Links 23/7/2017: Wine 2.13, Krita 3.2.0 Second Beta, KDE Applications 17.08 Beta, GNOME 3.25.4, Debian 9.1 and 8.9

Posted in News Roundup at 1:59 am by Dr. Roy Schestowitz

GNOME bluefish

Contents

GNU/Linux

  • Software from the Source

    In this article, I am outlining an idea for an improved process of deploying software to Linux systems. It combined advantages of traditional, package mangement based systems with containerized software through systems such as Flatpak, Snap, or AppImage. An improved process allows us to make software deployment more efficient across the whole Free software community, have better supported software on users systems and allow for better quality at the same time.

  • Desktop

    • System76 to Collaborate with elementary OS Devs on the New Installer for Pop!_OS

      A week ago, we reported on the progress System76 has made for their upcoming Ubuntu-based Pop!_OS GNU/Linux distribution, as well as some of the things that they’re planning to implement soon.

      Pop!_OS is developed on top of Canonical’s Ubuntu 17.10 (Artful Aardvark) operating system, due for release on October 19, 2017, which means that it’s of Alpha quality, so some things might not work as expected or are missing, including the installer, which System76 now wants to develop in collaboration with the elementary OS devs.

  • Server

    • Top five virtualization trends of 2017

      July marks the second half of the year, making it an ideal time to reflect upon what the journey through 2017 has been like and where it is going. With respect to virtualization, developers have played an increasingly important role in how companies deal with network agility, flexibility and security. While the direction data centers will head over the next six months remains open, a handful of virtualization trends are shaping the path forward.

    • GoDaddy Terminates Its OpenStack Cloud Server Business

      Hosting vendor GoDaddy first debuted its own OpenStack-powered cloud service in March 2016, with high hopes of success. Those hopes have been dashed, as GoDaddy sent out notices to its customers this week advising them that the service will be shut down.

  • Kernel Space

    • Linux 4.12.3
    • Linux 4.11.12
    • Linux 4.9.39
    • Linux 4.4.78
    • Linux 3.18.62
    • New stable kernels released
    • Linux Foundation Blockchain Group Debuts Hyperledger Fabric 1.0

      The Hyperledger open source group, which works on blockchain code, issued its first release.

      The Hyperledger Fabric 1.0 release is the culmination of work by 159 engineers from 28 organizations that have contributed to the Hyperledger group hosted by the Linux Foundation.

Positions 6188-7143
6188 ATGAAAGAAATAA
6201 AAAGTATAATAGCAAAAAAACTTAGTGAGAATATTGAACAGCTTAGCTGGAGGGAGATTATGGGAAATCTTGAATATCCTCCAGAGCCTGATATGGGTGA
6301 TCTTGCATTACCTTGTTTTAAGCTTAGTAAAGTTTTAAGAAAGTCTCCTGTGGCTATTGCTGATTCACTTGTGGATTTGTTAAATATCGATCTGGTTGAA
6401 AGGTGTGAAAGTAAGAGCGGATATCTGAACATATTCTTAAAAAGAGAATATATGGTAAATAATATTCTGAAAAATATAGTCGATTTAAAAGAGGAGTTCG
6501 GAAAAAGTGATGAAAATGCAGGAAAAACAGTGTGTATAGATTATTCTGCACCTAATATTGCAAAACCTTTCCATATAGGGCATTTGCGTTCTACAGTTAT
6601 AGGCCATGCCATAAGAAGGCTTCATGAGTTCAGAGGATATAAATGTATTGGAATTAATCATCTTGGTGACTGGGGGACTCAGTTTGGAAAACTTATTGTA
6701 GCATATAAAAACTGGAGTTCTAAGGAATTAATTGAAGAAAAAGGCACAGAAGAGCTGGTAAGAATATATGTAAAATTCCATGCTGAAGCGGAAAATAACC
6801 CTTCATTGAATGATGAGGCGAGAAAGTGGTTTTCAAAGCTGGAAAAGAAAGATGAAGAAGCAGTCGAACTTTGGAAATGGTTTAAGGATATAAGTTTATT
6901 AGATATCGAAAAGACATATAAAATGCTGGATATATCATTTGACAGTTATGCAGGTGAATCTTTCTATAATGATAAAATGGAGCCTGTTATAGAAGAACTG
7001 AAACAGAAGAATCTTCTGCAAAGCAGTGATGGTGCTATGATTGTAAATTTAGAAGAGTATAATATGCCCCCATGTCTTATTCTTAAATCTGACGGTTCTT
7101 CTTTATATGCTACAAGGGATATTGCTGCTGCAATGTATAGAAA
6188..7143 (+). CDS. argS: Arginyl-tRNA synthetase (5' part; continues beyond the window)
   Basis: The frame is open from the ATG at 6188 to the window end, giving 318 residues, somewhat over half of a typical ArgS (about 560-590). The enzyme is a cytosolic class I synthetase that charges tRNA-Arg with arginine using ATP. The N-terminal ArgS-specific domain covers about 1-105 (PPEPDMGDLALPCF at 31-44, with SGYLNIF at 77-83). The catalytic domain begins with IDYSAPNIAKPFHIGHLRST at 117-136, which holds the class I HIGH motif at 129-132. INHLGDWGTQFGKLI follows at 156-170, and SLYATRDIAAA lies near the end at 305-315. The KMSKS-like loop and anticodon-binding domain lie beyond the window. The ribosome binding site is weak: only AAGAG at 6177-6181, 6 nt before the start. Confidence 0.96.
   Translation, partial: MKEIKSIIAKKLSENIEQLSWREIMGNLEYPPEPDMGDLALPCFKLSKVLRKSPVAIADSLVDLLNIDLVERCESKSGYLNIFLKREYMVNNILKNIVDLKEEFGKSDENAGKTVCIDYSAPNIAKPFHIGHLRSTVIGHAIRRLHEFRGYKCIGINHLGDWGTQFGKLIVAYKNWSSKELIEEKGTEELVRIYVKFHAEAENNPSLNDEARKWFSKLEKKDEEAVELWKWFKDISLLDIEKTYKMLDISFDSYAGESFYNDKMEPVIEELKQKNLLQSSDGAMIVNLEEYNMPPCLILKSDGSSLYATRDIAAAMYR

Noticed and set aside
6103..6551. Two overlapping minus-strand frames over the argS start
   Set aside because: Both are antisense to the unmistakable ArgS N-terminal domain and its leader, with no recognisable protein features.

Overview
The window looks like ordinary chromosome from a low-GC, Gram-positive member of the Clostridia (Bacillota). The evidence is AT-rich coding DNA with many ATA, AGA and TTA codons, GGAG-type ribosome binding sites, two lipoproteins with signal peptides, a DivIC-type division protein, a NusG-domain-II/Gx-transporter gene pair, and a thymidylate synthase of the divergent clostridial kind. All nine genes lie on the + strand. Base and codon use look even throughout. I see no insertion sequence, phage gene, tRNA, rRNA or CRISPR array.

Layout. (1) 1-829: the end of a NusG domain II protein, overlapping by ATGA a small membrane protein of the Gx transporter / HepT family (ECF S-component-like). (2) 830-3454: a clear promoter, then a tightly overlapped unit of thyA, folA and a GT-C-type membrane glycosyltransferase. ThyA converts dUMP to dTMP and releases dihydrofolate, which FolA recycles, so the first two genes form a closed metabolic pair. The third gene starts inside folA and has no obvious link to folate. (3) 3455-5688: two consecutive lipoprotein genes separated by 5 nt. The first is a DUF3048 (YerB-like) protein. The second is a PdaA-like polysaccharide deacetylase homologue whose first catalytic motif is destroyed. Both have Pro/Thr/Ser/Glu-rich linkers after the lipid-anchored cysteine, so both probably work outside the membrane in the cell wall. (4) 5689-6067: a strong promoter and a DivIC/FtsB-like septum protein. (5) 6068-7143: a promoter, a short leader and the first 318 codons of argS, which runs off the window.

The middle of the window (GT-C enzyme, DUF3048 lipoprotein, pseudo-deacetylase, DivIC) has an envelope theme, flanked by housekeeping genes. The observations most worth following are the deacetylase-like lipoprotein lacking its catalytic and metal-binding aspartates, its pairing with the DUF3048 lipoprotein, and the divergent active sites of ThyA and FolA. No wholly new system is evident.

• Kernel 4.13 RC1 Has Been Released

      The final version of Kernel 4.13 RC1 has been finally released, bringing various changes and tweaks.

    • Graphics Stack

      • Vulkan 1.0.56 Brings One New Extension, Fixes

        Khronos’ SIGGRAPH announcements are coming up in just over one week but today we have the Vulkan 1.0.56 release.

      • Nouveau Gets Thermal Throttling, One Step Closer For GTX 900 Re-Clocking

        Nouveau re-clocking/power expert Karol Herbst has published a set of patches today implementing thermal throttling support for this open-source NVIDIA DRM driver.

      • Mesa 17.2 Merge Window Extended To Sunday, RADV Shared Semaphores Lands

        The merging fun for Mesa 17.2 will continue through the weekend.

        Mesa release manager Emil Velikov has shared rather than going into feature freeze today, he’s planning to extend it by a few days. In particular, he’s planning to branch now by Sunday evening to allow for some remaining patches to be merged.

      • A small Update

        I planned on writing about the Present extension this week, but I’ll postpone this since I’m currently strongly absorbed into finding the last rough edges of a first patch I can show off. I then hope to get some feedback on this from other developers in the xorg-devel mailing list.

        Another reason is that I stalled my work on the Present extension for now and try to get first my Xwayland code working. My mentor Daniel recommended that to me since the approach I pursued in my work on Present might be more difficult than I first assessed. At least it is something similar to what other way more experienced developers than myself tried in the past and weren’t able to do according to Daniel. My idea was to make Present flip per CRTC only, but this would clash with Pixmaps being linked to the whole screen only. There are no Pixmaps only for CRTCs in X.

      • Revised DRI3 v1.1 Modifiers Support For Mesa

        Daniel Stone of Collabora has published a new set of 14 patches implementing DRI3 v1.1′s modifiers support inside Mesa with support for EGL X11 and Vulkan X11/Wayland.

      • D3D9 Shaders To SPIR-V For Vulkan Is Being Worked On By VK9
      • Clover OpenCL Gallium3D Sees Some Patches, Closer To OpenCL 1.2